Empathetic Healing

When chronic pain enters the picture, everyone is affected. Few places is this more true than with the role of a caretaker. A caretaker can feel someone else’s pain on an emotional level in ways equal to similar to the physical pain. But a caretaker also has at his or her disposal the amazing healing power of empathy.

Knowing the difference between the two and finding ways to deliver empathy can provide transformative benefits to a person with chronic pain.

Empathy and sympathy can be comparable in handling a person’s emotional state but there are key differences in the methods and outcomes in taking care of the person in need. Sympathy works to alleviate problems and involves an outside perspective on a person’s emotional state. Using sympathy to help a chronic pain patient can prove to be unsuccessful because it aims to fix an issue, and chronic pain cannot be easily fixed with words alone. Being sympathetic – making an excuse for a person’s pain like, “At least you can walk” – does not allow for actual emotional connection but rather tries to create a quick fix for a complex problem.

In contrast, empathy fuels emotional connection. Empathy requires one to release all judgments, acknowledge the feelings of the other person and completely understands what they are going through as if you are going through it yourself. Instead of providing conversational solutions, empathy creates paths that bridge mutual understanding. In my experiences, this is often the missing link of healing, a missing link that’s desperately needed in treating people with chronic pain.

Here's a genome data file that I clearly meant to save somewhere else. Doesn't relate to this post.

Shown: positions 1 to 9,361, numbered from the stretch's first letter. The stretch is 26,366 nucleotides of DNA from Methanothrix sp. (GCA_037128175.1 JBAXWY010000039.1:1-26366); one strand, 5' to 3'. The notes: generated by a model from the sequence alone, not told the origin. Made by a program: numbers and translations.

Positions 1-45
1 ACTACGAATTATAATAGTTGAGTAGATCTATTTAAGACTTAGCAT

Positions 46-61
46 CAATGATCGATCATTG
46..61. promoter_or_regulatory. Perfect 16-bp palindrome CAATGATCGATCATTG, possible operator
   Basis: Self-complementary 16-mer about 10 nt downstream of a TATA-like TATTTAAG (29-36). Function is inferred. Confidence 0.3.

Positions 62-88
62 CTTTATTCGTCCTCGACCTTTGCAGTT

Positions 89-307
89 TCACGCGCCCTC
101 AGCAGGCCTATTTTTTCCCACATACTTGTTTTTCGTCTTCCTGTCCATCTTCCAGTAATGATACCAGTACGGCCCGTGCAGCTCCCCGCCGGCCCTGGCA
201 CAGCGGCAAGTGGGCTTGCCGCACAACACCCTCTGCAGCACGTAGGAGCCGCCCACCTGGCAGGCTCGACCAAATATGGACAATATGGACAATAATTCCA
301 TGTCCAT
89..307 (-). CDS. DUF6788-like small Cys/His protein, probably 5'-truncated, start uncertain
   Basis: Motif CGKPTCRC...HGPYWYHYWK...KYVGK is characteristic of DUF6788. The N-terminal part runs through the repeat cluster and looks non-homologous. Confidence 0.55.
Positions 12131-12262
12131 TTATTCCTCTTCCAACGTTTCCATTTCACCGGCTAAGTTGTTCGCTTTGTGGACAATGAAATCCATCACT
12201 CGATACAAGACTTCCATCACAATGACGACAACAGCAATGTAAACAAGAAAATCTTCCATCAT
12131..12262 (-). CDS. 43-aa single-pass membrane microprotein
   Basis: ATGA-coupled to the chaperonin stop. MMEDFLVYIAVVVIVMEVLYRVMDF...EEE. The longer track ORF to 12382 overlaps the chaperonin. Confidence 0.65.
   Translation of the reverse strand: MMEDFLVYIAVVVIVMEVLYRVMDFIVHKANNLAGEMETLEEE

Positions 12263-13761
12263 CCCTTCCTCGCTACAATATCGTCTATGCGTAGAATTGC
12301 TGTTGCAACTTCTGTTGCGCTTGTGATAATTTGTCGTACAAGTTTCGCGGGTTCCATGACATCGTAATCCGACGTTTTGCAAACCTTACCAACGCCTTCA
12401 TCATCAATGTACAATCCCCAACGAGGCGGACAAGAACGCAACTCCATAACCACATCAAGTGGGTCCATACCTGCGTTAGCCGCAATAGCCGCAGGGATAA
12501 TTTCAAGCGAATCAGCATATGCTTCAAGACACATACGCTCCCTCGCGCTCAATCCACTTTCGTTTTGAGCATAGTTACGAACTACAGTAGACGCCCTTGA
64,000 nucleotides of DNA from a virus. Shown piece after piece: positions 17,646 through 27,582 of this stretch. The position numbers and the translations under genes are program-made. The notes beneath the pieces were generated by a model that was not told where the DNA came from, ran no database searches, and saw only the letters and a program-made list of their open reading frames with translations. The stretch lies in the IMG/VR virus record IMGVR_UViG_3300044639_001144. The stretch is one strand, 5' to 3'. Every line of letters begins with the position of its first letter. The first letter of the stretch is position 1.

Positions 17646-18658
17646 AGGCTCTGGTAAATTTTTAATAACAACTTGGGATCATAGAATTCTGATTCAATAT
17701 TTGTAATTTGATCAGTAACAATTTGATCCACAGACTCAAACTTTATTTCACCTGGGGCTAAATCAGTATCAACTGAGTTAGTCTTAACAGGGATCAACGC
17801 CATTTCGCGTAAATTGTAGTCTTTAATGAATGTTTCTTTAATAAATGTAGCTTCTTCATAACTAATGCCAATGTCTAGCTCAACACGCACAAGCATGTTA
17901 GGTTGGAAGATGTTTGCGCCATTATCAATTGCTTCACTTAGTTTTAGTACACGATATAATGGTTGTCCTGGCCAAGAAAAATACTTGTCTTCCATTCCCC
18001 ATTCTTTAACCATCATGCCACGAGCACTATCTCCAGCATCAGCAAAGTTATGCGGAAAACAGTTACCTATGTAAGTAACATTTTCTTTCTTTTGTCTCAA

Chronic pain is a widely misunderstood condition and is under constant questioning by the media, doctors, prescription providers, and sometimes loved ones. Between one-third and three-quarters of people with chronic pain also struggle with depression, caused by the isolating nature of the disease and a general lack of understanding from participants in a person with chronic pain’s life.

Management of chronic pain may require medication and alternative therapies to make a patient feel physically better, but relationships built on empathy are what sustains the resiliences of people with pain . Empathy from family members, friends and other loved ones reminds a patient that they are heard, listened to and that someone shares and understands their pain. They realize they are not alone and that can make all the difference.

The battle with chronic pain may continue for years or never cease at all, but having a support system of people who believe you  makes the burden of chronic pain, a little easier to carry.

This post was adapted from my forthcoming book, “The Painful Truth,” which will be available in September 2015.

Leave a Comment